On the lighter side, the touch screen does provide a great deal of audio, climate, and trip information in a large. convenient space. The trip computer is limited to distance-to-empty, gas mileage since the last refill (not since the last checkpoint), and average speed and distance (for this trip). That information is also provided right on the odometer, which can easily be cycled between range, tank average mileage, current gas mileage, outside temparature (also displayed above the touch-screen), and an "odometer only" display. The touch screen itself can also be shut off, or used as a telephone book.
That's the bad part. Now, let's consider the rest of this car.
The instrument panel has large gauges dominated by a 160 mph speedometer, which seems a bit excessive even if the GS300 can reach that speed; it cramps legal speeds into a relatively small area. The reflective surface of the gauges is actually cooler and not as distracting as it appears in the photo, and the gauges are indeed clear and easy to read in all types of light. In the photo, the trip computer is set to gas mileage - it doesn't let you reset average mileage at will, as other cars do, but measures from the start of each tankful; and the transmission is in manumatic mode, set to second gear. (The engine is running, by the way, but the Lexus is not moving in this photo - we're not crazy.)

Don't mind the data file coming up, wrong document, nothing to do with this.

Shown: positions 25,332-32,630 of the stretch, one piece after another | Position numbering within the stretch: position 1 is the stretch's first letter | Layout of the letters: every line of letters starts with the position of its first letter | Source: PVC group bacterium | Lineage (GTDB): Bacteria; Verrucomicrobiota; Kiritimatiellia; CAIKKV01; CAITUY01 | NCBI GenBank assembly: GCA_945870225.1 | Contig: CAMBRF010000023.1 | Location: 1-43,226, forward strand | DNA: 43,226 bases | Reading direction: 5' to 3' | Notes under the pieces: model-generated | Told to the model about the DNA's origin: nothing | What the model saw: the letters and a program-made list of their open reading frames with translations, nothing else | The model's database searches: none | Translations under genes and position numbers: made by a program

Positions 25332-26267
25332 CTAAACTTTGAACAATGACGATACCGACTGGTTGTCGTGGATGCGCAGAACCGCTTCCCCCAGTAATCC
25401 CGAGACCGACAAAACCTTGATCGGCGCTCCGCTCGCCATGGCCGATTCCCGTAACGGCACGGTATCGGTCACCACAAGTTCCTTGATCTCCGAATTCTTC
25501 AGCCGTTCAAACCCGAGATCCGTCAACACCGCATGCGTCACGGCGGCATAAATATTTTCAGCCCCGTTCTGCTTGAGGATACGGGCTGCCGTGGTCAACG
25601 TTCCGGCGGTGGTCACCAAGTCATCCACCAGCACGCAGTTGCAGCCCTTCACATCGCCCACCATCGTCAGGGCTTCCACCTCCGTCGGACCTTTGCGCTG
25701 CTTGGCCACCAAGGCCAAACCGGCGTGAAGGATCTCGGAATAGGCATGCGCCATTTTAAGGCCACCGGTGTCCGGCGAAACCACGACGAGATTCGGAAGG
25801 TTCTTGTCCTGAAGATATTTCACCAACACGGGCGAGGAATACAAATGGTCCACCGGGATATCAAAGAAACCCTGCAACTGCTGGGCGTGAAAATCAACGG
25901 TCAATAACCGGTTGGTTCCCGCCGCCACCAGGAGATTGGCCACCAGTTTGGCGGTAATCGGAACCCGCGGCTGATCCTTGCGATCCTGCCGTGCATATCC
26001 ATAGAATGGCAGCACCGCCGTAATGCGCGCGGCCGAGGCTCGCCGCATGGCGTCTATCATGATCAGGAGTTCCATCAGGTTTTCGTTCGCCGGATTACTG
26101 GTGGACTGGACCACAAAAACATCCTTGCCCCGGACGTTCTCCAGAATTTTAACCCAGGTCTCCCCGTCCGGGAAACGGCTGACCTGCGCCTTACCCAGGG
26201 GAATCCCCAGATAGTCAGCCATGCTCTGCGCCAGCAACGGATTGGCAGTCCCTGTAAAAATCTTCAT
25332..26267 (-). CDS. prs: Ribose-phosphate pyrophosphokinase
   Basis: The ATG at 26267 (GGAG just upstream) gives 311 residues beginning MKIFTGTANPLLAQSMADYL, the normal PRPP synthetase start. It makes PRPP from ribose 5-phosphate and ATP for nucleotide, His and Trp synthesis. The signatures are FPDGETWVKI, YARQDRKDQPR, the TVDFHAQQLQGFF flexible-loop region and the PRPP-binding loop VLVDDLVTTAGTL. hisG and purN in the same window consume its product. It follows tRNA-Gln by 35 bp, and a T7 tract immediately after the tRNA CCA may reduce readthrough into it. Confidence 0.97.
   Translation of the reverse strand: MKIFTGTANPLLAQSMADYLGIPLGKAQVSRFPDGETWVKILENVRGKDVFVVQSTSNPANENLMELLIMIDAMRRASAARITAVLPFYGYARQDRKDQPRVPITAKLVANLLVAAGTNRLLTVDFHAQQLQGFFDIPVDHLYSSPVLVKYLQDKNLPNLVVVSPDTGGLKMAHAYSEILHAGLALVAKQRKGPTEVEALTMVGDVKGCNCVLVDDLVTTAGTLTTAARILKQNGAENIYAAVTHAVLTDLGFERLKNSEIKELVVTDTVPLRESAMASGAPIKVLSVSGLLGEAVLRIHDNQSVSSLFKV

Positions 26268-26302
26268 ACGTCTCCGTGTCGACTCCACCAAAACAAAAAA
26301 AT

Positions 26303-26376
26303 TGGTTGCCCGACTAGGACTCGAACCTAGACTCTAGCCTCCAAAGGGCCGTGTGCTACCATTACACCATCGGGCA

The GS300 is driven by a quiet 245 horsepower V6, which isn't a huge engine by luxury standards; there is an optional higher-power version, but the 3-liter is more than enough for most situations. It provides near-instant get-up-and-go without a lot of noise and fuss, particularly in its rather high power band; acceleration is swift without being brutal. Credit a responsive six-speed automatic which seems both efficient and very quick to react, yet gentle as a lamb in most situations and not even rough under sudden full throttle. It's one of those rare automatics that saves gas by keeping revs low most of the time, but is still always ready to move into action at a moment's notice; and that's with the program set to normal, rather than power (there's also a snow setting). The limiting factor for the engine actually seems to be the traction control, which cuts in to reduce power when it senses an imminent skid. That can sometimes cause an unexpected delay, no matter what car it's installed on; the GS300 seems to be tuned more towards safety and confidence than towards performance. (In all fairness, the system was invaluable in getting a good start on wet roads.) With those caveats, we found the GS300 to be quick and ready, with acceleration that is quick but manageable; hardly a muscle car but still quite sporty and fun to drive, with 0-to-60 times of 7 seconds (Lexus claims 6.8) - quite credible, and there is an optional 300 horsepower V8 for those who want more. The optional all wheel drive may also help boost real-world acceleration, as it greatly reduces the likelihood that the traction control will kick in.